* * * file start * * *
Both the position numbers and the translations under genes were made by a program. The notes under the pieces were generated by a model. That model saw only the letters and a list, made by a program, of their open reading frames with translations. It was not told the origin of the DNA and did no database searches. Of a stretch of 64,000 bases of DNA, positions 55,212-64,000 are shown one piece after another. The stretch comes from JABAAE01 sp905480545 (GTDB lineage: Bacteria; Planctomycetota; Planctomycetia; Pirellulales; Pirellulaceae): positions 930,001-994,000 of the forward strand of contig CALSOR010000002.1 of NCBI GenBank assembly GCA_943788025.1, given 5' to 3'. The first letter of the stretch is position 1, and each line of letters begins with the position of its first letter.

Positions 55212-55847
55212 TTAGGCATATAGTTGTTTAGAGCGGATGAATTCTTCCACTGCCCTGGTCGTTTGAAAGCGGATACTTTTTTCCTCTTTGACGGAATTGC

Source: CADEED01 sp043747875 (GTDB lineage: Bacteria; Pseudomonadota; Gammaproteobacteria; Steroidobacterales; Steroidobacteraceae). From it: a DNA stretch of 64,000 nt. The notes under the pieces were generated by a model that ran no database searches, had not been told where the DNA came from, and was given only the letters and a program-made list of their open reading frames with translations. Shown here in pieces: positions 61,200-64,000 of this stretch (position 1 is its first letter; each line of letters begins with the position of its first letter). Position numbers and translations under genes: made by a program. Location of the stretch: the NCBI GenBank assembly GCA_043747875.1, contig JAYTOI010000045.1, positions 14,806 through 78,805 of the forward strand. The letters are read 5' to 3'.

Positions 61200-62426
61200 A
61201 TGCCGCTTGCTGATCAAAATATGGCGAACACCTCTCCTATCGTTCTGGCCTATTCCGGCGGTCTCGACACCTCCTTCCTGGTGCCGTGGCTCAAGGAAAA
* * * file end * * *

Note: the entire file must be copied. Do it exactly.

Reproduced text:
Both the position numbers and the translations under genes were made by a program. The notes under the pieces were generated by a model. That model saw only the letters and a list, made by a program, of their open reading frames with translations. It was not told the origin of the DNA and did no database searches. Of a stretch of 64,000 bases of DNA, positions 55,212-64,000 are shown one piece after another. The stretch comes from JABAAE01 sp905480545 (GTDB lineage: Bacteria; Planctomycetota; Planctomycetia; Pirellulales; Pirellulaceae): positions 930,001-994,000 of the forward strand of contig CALSOR010000002.1 of NCBI GenBank assembly GCA_943788025.1, given 5' to 3'. The first letter of the stretch is position 1, and each line of letters begins with the position of its first letter.

Positions 55212-55847
55212 TTAGGCATATAGTTGTTTAGAGCGGATGAATTCTTCCACTGCCCTGGTCGTTTGAAAGCGGATACTTTTTTCCTCTTTGACGGAATTGC

Source: CADEED01 sp043747875 (GTDB lineage: Bacteria; Pseudomonadota; Gammaproteobacteria; Steroidobacterales; Steroidobacteraceae). From it: a DNA stretch of 64,000 nt. The notes under the pieces were generated by a model that ran no database searches, had not been told where the DNA came from, and was given only the letters and a program-made list of their open reading frames with translations. Shown here in pieces: positions 61,200-64,000 of this stretch (position 1 is its first letter; each line of letters begins with the position of its first letter). Position numbers and translations under genes: made by a program. Location of the stretch: the NCBI GenBank assembly GCA_043747875.1, contig JAYTOI010000045.1, positions 14,806 through 78,805 of the forward strand. The letters are read 5' to 3'.

Positions 61200-62426
61200 A
61201 TGCCGCTTGCTGATCAAAATATGGCGAACACCTCTCCTATCGTTCTGGCCTATTCCGGCGGTCTCGACACCTCCTTCCTGGTGCCGTGGCTCAAGGAAAA